Here's an article (excerpt) I came across this morning, which reeks of wretched excess:

Taste for Space Is Spawning Mansions Fit for a Commoner
Hot Housing Market Opens Doors to Mini-Taj Mahals

By Stephanie McCrummen
Washington Post Staff Writer
Sunday, November 20, 2005; A01

In the two years since they moved into their voluminous 8,000-square-footer on the edge of Virginia's suburbs, the Bennett family has not once used their formal dining room, where the table is eternally set for eight with crystal, an empty tea set and two unlighted candles.

Not even guests use the palmy, bamboo morning room beyond it; and the museum-like space Bonnie Bennett calls the Oriental Room -- all black lacquer and inlaid pearl, fur, satin and swirling mahogany -- is also gloriously superfluous.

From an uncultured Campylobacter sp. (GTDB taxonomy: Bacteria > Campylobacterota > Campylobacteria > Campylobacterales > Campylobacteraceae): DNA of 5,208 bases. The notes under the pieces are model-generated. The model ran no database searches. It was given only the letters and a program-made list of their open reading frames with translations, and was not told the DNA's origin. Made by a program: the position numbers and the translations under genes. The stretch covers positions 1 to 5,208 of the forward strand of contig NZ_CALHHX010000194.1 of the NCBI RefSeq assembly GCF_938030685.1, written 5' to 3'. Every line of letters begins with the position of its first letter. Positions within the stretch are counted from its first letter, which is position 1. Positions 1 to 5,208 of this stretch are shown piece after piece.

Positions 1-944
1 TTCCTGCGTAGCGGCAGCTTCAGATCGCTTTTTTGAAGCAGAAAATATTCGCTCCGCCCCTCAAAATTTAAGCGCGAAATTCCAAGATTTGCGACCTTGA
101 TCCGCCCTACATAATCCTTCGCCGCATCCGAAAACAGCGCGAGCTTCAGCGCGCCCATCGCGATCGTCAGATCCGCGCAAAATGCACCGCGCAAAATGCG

"It's kind of stupid, because we never sit in here," said Bennett, 32, who bought the largest house she could for the investment.

But she carried around a crumpled photo of the furniture for eight years, and now that she has space for it, she admires it as others might a work of art.

"It's just me ," she said.

To drive out into suburbia these days is to survey a landscape of plenty, a place where relatively average people such as Bonnie Bennett, a loan officer, and her husband, a computer salesman, are living ever larger with three-car garages and media rooms, solaria and conservatories.


For Donna Sproles, who lives about a mile away in Green Gables, the quest for more meant not only more house, but also more land.

She and her husband have their 6,000 square feet on 10 acres, which, in her view, provides a little more freedom and independence.